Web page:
Obama Tries to Trump GOP on Regulatory Reform
President Barack Obama took the reins back from Republicans on regulatory reform on Tuesday with an executive order, two memorandums and a Wall Street Journal opinion piece mapping out his strategy for the months ahead.
The president’s offensive is his first major salvo in a debate that Republicans have been hoping to dominate over the next two years. The executive order requires federal agencies to review health and safety regulations to determine if they are too burdensome on businesses, in which case they may be changed or repealed. The memorandum directs enforcement agencies to make compliance information easily accessible online and to look for ways to reduce regulatory burdens on small businesses. Agencies will now be required to give written justification when they do not show flexibility in their proposed regulations.
“It’s a review that will help bring order to regulations that have become a patchwork of overlapping rules, the result of tinkering by administrations and legislators of both parties and the influence of special interests in Washington over decades,” Obama wrote in a Wall Street Journal opinion piece timed with the unveiling of his strategy.
“We are also making it our mission to root out regulations that conflict, that are not worth the cost, or that are just plain dumb,” he said.
Senior administration officials said during a background conference call that the newly unveiled regulatory framework merely codifies practices that have already been under way over the past two years — and that build on President Bill Clinton’s 1993 regulatory order.
Obama is “not breaking new ground” with his strategy, said one official. But what is new is that agencies will now be required to consider alternatives for small businesses such as extended compliance dates or simplified reporting requirements when crafting new regulations — and justify when they don’t give flexibility.
“This should be great news for small business,” the official said.
Another senior administration official dismissed the idea that Obama’s strategy aimed at helping small business should be interpreted as the president taking a more centrist approach in his polices.
“The notion that it’s left or right or center is less relevant,” the official said. “The point is, are we doing what’s best for the American people? I would hope that that’s something people of the left and right ultimately agree on.”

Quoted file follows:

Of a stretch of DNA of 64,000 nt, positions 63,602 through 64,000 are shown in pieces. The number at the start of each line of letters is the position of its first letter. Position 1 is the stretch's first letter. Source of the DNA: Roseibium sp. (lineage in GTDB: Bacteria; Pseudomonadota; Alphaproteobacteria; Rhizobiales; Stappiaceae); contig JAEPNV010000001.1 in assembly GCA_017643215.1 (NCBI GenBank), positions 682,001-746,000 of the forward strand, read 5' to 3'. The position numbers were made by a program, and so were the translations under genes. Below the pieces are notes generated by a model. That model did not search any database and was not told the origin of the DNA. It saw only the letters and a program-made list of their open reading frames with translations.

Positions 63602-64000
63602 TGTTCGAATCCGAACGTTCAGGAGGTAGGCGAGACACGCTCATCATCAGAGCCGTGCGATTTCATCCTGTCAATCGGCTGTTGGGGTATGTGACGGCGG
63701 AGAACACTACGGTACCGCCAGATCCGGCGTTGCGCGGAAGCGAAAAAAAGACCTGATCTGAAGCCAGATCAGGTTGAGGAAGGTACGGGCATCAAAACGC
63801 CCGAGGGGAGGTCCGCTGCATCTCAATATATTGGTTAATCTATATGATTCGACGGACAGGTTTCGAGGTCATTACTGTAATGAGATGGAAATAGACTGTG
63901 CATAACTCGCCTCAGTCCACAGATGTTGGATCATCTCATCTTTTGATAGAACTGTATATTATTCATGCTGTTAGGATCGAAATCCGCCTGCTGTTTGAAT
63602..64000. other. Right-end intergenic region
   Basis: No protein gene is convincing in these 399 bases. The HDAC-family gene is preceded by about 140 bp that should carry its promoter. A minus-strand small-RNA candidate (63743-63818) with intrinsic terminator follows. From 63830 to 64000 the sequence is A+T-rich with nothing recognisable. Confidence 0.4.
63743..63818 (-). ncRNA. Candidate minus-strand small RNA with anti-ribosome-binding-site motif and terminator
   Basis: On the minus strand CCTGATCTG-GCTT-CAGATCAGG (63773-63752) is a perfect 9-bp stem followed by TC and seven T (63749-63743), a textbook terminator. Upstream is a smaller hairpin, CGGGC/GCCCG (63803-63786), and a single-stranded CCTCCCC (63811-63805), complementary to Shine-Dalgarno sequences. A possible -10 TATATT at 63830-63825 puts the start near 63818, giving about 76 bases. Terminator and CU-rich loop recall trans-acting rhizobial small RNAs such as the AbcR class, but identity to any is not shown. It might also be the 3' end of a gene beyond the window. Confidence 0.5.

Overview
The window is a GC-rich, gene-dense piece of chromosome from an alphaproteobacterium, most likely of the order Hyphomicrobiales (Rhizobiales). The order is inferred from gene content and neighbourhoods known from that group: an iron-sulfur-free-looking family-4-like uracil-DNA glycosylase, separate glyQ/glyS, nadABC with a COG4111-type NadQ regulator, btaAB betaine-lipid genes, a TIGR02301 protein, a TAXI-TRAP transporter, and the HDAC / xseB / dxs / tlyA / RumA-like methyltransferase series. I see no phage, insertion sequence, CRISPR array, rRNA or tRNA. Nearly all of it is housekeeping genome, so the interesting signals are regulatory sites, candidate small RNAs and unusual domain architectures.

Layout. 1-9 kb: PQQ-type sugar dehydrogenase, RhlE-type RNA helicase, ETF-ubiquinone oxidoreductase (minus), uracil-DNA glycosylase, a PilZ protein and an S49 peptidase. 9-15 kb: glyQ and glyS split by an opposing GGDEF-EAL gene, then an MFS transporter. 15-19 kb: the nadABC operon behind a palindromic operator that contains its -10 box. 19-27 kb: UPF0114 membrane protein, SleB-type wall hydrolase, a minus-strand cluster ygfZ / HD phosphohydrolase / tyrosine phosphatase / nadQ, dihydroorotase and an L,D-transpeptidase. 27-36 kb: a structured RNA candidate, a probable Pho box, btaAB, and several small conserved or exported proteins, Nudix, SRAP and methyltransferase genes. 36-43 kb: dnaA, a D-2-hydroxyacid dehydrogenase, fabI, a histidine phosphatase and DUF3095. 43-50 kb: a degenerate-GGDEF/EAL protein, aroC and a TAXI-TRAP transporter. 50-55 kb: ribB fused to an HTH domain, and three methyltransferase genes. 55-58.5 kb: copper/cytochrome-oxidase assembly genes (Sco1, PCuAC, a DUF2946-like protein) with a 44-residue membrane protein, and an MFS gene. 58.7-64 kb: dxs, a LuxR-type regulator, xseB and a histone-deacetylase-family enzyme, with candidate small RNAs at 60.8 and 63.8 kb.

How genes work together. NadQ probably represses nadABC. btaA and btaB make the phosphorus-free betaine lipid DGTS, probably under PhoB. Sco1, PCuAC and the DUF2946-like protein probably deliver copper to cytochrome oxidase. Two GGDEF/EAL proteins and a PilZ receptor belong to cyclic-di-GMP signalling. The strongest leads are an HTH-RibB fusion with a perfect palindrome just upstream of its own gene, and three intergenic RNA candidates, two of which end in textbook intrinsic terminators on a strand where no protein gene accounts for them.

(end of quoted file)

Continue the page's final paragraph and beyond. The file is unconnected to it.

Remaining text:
Obama’s move may have blindsided Congressional Republicans, who have been gearing up for a debate on the issue that frames their party as pro-business and pro-jobs.
House Majority Leader Eric Cantor said the administration’s strategy is “interestingly” similar to a job growth plan he proposed last year.
“One of the chief planks of my plan was to address the out-of-control and costly bureaucratic rules and regulations that bog down businesses small and large, so that they’re free to grow and create jobs,” the Virginia Republican said. “Though he and his administration didn’t embrace it last year, we have noticed pieces of the plan being incorporated by the president including trade agreements and rolling back barriers to job creation found in the regulatory system.”
Cantor said he applauded Obama’s executive order but that it must go further. “That’s why I am re-launching the ‘No Cost Jobs Plan’ today, a plan we presented to the president and his party last year,” he said.
Kurt Bardella, spokesman for Oversight and Government Reform Chairman Darrell Issa (R-Calif.), called it “ironic” that Democrats have criticized Issa for trying to advance the idea of tying regulatory reform to job creation.
“The president’s intervention pretty much undercuts the Democrats’ ability to attack Issa’s effort as it is now part of a broader discussion that the president is leading. It begs the question, what will folks like the Democratic National Committee and [ranking member Elijah Cummings] say now?” he asked.